A Guest Post by Sandra Robbins
When I was in college and taking a course in writing fiction, my teacher told me something that I’ve never forgotten. He spoke at length about how important the first sentence in a story is. When I began writing, I reminded myself of this as each story took root as an idea in my head. In trying to improve my ability to hook a reader right away, I began to look at what other authors had done in the past. How did their opening sentences give a hint to the story that would unfold in the book? I became fascinated by what I found.
Last night I dreamed I went to Manderley again.
This opening line from Daphne du Maurier’s story Rebecca sets the stage for a book that has been called the best suspense story of the twentieth century. It tells the story of a young wife who realizes that her husband’s first wife casts a shadow of lingering evil that threatens her marriage from beyond the grave.
It is a truth universally acknowledged that a single man in possession of a good fortune,
must be in want of a wife.
So opens the love story of Mr. Darcy and Elizabeth Bennett in Jane Austen’s Pride and Prejudice. What follows is a delightful tale of the folly of judging a person from first impressions.
It wasn’t a very likely place for disappearances, at least not at first glance.
This sentence paves the way for the story of Claire Randall and Jamie Fraser in eight Outlander novels (so far) and numerous novellas and Lord John books by Diana Gabaldon. The sweeping story of a young woman transported two hundred years into the past is filled with larger-than-life characters, sweeping landscapes, historical accuracy, and a love that transcends the distance in time.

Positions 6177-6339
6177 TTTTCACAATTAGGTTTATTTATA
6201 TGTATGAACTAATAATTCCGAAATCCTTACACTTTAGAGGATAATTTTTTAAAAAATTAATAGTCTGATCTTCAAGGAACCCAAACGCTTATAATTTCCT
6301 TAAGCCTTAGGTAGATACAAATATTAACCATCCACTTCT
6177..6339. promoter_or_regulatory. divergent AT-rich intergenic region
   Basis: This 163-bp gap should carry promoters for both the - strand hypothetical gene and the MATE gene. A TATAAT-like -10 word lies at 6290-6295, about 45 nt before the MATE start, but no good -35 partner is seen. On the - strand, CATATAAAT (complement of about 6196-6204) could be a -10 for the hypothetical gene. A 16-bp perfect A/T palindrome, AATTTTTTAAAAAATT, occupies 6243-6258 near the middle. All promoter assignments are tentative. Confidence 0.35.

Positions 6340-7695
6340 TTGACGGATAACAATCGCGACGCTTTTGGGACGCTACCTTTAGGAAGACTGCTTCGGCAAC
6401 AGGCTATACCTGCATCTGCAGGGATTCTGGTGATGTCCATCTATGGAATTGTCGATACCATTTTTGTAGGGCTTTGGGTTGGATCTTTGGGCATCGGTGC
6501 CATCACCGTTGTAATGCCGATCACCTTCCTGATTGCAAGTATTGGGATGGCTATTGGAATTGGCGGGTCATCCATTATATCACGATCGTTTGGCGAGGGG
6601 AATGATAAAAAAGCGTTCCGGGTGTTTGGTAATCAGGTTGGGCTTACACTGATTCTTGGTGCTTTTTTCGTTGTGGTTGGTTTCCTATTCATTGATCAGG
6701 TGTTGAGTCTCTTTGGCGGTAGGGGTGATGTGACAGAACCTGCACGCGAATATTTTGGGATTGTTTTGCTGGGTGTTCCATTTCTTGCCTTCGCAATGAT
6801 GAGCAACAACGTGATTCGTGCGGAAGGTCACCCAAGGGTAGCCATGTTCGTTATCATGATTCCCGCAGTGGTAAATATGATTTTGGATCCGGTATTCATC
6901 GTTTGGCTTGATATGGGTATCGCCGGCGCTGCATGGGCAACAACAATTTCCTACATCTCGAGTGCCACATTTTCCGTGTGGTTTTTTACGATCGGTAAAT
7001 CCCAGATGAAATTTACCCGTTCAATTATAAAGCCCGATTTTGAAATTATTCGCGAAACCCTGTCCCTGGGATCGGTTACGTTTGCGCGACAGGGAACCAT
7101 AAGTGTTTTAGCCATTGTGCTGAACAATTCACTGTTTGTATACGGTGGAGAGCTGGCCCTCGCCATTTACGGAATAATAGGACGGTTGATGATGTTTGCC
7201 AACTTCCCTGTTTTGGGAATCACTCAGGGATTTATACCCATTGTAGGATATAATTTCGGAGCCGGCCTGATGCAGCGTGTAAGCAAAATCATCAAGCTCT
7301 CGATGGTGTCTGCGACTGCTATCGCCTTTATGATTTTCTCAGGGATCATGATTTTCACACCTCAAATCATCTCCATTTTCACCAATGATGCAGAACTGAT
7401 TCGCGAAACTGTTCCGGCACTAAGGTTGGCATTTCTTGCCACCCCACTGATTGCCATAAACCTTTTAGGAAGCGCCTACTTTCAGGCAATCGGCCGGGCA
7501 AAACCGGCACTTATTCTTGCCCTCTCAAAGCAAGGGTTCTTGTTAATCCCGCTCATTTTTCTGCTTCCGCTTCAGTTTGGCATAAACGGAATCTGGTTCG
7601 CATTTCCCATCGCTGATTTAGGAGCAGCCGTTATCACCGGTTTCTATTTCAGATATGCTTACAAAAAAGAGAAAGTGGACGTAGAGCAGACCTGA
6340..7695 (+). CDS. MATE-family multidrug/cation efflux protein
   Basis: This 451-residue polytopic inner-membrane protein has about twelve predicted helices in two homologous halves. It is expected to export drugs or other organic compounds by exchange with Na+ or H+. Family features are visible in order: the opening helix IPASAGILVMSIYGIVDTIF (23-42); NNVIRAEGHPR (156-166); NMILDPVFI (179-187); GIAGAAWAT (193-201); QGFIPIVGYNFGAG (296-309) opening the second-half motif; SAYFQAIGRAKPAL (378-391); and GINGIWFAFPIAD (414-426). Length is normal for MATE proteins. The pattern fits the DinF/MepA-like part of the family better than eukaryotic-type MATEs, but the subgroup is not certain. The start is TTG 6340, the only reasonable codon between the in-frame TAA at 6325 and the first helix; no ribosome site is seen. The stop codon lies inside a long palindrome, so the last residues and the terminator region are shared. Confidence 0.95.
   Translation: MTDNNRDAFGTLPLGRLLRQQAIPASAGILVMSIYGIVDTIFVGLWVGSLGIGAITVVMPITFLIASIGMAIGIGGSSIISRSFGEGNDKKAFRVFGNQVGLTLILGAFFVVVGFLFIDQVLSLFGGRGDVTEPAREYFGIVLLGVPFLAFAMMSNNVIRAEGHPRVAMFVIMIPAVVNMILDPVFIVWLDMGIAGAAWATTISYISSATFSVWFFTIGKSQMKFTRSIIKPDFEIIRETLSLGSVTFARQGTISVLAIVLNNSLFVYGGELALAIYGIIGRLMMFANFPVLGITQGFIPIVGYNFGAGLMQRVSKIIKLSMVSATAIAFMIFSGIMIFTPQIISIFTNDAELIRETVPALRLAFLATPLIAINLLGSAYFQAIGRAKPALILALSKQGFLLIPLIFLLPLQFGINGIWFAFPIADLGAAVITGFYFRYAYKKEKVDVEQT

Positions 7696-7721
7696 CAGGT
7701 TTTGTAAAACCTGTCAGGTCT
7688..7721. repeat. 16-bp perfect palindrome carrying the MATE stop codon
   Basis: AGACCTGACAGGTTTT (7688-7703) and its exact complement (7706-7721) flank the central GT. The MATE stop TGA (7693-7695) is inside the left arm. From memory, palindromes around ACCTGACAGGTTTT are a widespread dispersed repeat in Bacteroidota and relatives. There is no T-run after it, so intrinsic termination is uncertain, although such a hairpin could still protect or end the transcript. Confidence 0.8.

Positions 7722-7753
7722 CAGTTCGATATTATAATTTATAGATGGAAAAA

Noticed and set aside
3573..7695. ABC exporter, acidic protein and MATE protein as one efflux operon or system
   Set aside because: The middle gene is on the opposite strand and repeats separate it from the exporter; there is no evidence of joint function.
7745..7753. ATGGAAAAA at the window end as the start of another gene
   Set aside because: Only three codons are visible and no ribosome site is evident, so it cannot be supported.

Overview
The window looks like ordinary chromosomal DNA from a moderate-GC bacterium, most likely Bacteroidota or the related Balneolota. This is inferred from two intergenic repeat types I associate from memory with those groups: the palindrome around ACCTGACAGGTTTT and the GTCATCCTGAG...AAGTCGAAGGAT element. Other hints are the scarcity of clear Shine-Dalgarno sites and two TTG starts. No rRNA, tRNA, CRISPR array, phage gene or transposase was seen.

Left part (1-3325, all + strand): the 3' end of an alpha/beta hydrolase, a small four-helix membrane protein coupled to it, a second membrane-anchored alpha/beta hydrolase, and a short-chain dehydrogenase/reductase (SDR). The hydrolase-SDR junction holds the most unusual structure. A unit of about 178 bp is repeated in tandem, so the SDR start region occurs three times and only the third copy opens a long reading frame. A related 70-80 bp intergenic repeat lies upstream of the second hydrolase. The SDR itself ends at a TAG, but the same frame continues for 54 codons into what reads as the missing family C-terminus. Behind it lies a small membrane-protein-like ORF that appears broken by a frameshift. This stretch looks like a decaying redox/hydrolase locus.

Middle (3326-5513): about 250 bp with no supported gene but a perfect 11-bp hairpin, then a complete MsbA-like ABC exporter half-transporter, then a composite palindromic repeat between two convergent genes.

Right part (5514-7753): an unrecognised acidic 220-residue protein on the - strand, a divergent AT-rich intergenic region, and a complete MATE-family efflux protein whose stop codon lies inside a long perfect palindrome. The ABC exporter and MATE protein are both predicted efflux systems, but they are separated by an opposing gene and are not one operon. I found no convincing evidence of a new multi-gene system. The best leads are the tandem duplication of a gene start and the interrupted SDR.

These are only three examples of the great opening sentences that have been written through the years. If you have a favorite book, look at the first sentence. See what the author did that piqued your interest right away. Studying what other authors have done can guide us to challenge ourselves to writing an opening sentence that will grasp the attention of the reader right away, making it impossible for them to put the book down. After all, isn’t that what we all want?
Sandra Robbins, former teacher and principal, is the author of twenty-eight published novels. A native of Tennessee, she lives with her husband in the small college town where she grew up. They are the parents of four children and have five grandchildren. She is a two-time winner of the HOLT medallion given by the Virginia Romance Writers of America to honor outstanding literary talent and the winner of the Gayle Wilson Award given by the Birmingham Southern Magic Chapter of Romance Writers of America. Her books have also been finalists in the ACFW Carol Awards and the Daphne du Maurier Award given by the Kiss of Death Chapter of Romance Writers of America.
It is her prayer that God will use her words to plant seeds of hope in the lives of her readers so that they can know the peace that comes from trusting Him.
How to Combine Riveting Suspense with Heartwarming Romance
Participants will understand the elements of romance and suspense that combine to appeal to the reader’s heart. They will learn how to balance a story about a once-in-a-lifetime love that is threatened by the worry and concern of an impending crisis that will keep the hero and heroine apart.